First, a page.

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Preparing for your first Reggie Ramble

How to get ready for Warkworth’s famous gravel race

Reggie Ramble in action

The Reggie Ramble is coming up soon! The gravel race is on July 9 and 10 in Warkworth, Ontario. The course is unique in that there are three different loops, so you can increase your distance by doing the first, second or third. It’s not just three laps of the same course either. The three unique loops all start and finish at the Warkworth fairgrounds, with the shortest being 65 km, the second 130 km and the third a whopping 200 km.

Andrew Randell, former professional cyclist and 2002 national champion, has some tips for you if you’re jumping in for the first time.

“Reggie is a great race as each loop is harder as you go along,” Randell says. “It makes for some really challenging, but very rewarding racing.”


Randell encourages those who are trying their first gravel race to remember, it’s not just about unpaved roads, there’s often more technical skills needed. “Gravel racing isn’t just about using knobby tires on roads with rocks and dirt. You should try riding in some trails before the event, and working on corners and downhills,” He said. “It’s good to get used to how your bike feels so you’ll be comfortable in the event.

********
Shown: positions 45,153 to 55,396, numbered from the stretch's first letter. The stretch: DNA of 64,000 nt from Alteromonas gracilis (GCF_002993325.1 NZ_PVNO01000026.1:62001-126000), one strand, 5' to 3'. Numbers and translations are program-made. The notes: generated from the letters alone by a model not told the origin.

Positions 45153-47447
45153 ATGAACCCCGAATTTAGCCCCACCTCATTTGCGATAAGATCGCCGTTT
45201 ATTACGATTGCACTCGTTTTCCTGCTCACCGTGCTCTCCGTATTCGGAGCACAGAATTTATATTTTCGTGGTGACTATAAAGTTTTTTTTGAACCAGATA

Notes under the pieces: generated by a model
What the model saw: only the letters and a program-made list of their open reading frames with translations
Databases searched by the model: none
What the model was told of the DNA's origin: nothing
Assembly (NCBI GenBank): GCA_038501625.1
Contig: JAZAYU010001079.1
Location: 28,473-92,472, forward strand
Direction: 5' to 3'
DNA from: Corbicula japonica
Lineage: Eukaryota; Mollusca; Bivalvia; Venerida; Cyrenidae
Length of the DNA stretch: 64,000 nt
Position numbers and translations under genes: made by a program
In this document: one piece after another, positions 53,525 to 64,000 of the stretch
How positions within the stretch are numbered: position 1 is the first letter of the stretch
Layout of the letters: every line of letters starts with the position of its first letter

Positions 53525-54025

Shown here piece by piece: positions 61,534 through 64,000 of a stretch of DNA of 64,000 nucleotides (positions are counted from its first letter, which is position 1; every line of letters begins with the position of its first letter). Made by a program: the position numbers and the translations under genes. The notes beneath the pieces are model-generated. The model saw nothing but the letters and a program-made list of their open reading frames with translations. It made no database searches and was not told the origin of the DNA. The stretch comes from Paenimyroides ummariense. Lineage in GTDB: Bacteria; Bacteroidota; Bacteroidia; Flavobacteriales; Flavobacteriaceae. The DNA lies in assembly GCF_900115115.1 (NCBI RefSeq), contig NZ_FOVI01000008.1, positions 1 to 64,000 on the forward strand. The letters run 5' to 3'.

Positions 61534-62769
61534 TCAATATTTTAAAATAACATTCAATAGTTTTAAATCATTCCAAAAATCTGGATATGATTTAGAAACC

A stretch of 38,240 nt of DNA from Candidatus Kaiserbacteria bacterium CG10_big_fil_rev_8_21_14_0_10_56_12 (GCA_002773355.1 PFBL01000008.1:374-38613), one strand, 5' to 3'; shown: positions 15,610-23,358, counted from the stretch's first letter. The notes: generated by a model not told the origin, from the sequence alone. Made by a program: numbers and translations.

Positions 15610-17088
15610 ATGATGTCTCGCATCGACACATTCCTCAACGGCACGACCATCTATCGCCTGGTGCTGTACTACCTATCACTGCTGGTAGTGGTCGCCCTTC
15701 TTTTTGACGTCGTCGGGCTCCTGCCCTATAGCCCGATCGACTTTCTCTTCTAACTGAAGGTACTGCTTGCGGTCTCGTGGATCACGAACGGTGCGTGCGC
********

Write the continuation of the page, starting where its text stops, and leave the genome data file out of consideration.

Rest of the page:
Riding within your limits is important, Randell says. “You have to remember that even the 65 km loop is still going to be 3 hours. Don’t follow riders that are too fast for you, or you’ll blow up.” Plus, since some of the course is challenging technically, you want to be fresh and focused.


Since Reggie is in July, it could be very hot. Randell says that nutrition and hydration are vital for a good ride at Reggie. “You want to try and eat around 300 calories per hour. Some need more, some less.” Since there are no feed zones until you get back to the fairgrounds, you’ll want to be prepared. For the 65 km loop, he suggests three bottles of water. He also says to consider liquid nutrition as opposed to bars. “It’s much easier to drink your food in a gravel race, then reaching into your pockets on bumpy roads and trying to get a bar out.”


If you’re new to gravel, you’ll quickly learn there are lots of different opinions on equipment. Tires, positioning, shoes. Randell underscores the importance of trying any new gear far in advance. “The biggest way to figure out what works for you can often be trial and error. You don’t want to try something new on race day,” he says. “So make sure everything is dialled in well in advance of race day and they’ll be way less stress.”

If you’re interested in riding this year’s Reggie Ramble, you can still register, but only until June 26.  You can do so at ReggieRamble.com